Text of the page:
Sunday, November 1, 2009

The Day Of The Dead, November 1st

Today is known as The Day of the Dead in Mexico. It is a holiday when families gather to focus on those who have passed on and pray for their souls. I spent the morning reflecting on the many loved ones who have passed on. I then created a list of those who attended my wedding and have since passed on. Roger and I were married in 1993. My brother Buddy walked me down the isle, Roger's brother Richard was a groomsman, and my second cousin Juliann caught my bouquet, my Aunt Dot and Cousin Pete helped cook the food, and a life long friend Isabel helped in serving the food, all are dearly loved and missed. There are twenty-three in all who have passed on, listed here:

Charlotte Barnhill, my dear friend
Jack Barnhill, my dear friend

Juliann Dirisio, my second cousin

Mike Lonnee "Juliann's guest"

Walter Dunwell, my brother

Paul Jessamine, my cousin

Gordon "Boots" Haney, my dear friend

Sylvia Hoffman, my mother-in-law

Richard Hoffman, my brother-in-law

Robert Hoffman, my husband's uncle

Carol Hoffman, my husband's aunt

Myrtle Hoffman, my husband's aunt

Bertha Kline, my sister-in-law Joan's mother

Stanley Kline, my sister-in-law Joan's father

Mary Kolakosky, my dear friend

Isabel Maslonka, my dear friend

Anna Moyer was invited, but was too sick to come

Marie Rossetti, my dear friend
David "Pep"Rossetti, my dear friend

Charles Smith, my uncle

Dorothy Smith, my aunt

Drew Smith, wife of Roger's co-worker

Margaret Staples, my aunt

There are many more who have impacted my life who have passed on, including my parents Ruth and William Dunwell, my god parents Irene and Willard Lattig, my maternal grandfather Howard Eck, my paternal grandparents Carol and Carl Wahlers, my uncle Dick Dunwell, cousin Dick Dunwell Jr., cousin Helen Roseberry, second cousin Russell Pugliese, Paula Meeker, friend, and very dear friend Samuel Stewart Jones, Jr.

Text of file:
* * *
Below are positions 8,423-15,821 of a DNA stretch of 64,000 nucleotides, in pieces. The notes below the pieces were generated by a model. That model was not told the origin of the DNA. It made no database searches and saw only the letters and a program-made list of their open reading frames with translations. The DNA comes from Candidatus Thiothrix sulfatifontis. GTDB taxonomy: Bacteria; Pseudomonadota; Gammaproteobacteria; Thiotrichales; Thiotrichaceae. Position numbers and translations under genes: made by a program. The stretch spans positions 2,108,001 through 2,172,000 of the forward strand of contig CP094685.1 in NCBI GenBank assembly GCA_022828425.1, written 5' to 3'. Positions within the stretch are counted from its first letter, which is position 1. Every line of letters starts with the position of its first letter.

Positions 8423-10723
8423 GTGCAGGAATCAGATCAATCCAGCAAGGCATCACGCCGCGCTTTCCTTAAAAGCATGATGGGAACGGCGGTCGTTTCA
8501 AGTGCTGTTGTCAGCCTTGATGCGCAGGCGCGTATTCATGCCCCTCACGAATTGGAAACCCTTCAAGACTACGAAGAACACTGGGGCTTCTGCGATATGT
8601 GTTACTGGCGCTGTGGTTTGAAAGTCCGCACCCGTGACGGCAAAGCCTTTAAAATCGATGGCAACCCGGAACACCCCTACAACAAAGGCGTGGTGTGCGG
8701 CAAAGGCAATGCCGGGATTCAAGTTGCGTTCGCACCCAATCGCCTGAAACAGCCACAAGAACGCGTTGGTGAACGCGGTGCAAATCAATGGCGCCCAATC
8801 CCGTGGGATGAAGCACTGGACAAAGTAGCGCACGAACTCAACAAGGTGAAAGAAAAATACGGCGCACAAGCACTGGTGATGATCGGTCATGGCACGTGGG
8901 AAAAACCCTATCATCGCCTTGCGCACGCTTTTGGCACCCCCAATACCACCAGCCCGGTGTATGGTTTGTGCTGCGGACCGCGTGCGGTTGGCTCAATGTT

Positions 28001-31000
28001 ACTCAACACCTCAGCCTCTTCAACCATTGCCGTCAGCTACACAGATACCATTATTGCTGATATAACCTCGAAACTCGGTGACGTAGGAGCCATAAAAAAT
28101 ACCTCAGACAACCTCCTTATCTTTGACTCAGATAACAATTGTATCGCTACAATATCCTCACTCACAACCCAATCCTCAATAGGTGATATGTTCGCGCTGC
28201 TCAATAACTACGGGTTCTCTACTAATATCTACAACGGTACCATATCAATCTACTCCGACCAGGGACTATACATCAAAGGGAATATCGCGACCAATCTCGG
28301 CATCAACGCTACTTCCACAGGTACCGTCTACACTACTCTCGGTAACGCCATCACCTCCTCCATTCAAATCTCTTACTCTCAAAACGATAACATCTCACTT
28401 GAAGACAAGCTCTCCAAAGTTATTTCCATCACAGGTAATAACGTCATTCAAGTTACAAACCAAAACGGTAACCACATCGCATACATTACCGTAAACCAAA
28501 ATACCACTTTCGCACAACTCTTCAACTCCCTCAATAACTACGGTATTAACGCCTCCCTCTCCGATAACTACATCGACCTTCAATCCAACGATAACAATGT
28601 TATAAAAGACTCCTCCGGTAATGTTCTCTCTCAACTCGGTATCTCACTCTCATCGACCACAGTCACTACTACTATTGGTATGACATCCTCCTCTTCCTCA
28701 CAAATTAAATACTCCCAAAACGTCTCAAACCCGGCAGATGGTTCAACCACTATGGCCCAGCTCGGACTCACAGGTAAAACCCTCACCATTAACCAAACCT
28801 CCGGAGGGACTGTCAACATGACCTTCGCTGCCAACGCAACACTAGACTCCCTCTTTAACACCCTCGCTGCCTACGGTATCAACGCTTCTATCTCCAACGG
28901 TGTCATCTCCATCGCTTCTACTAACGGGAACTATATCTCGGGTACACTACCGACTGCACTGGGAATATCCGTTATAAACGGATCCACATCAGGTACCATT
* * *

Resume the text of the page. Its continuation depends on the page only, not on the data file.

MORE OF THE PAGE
Death leaves a heartache no one can heal, love leaves a memory no one can steal. ~From a headstone in Ireland

Taken from Wikipedia:

The Day of the Dead (El Día de los Muertos or All Souls' Day) is a holiday celebrated in Mexico and by Latin Americans living in the United States and Canada. The holiday focuses on gatherings of family and friends to pray for and remember friends and family members who have died. The celebration occurs on November 1st and 2nd in connection with the Catholic holiday of All Saints' Day which occurs on November 1st and All Souls' Day which occurs on November 2nd.

Traditions include building private altars honoring the deceased, using sugar skulls, marigolds, and the favorite foods and beverages of the departed, and visiting graves with these as gifts.

Scholars trace the origins of the modern holiday to indigenous observances dating back thousands of years, and to an Aztec festival dedicated to a goddess called Mictecacihuatl.

Similar holidays are celebrated in many parts of the world; for example, it's a public holiday (Dia de Finados) in Brazil, where many Brazilians celebrate by visiting cemeteries and churches. In Spain, there are festivals and parades, and at the end of the day, people gather at cemeteries and pray for their loved ones who have died. Similar observances occur elsewhere in Europe and in the Philippines, and similarly-themed celebrations appear in many Asian and African cultures.

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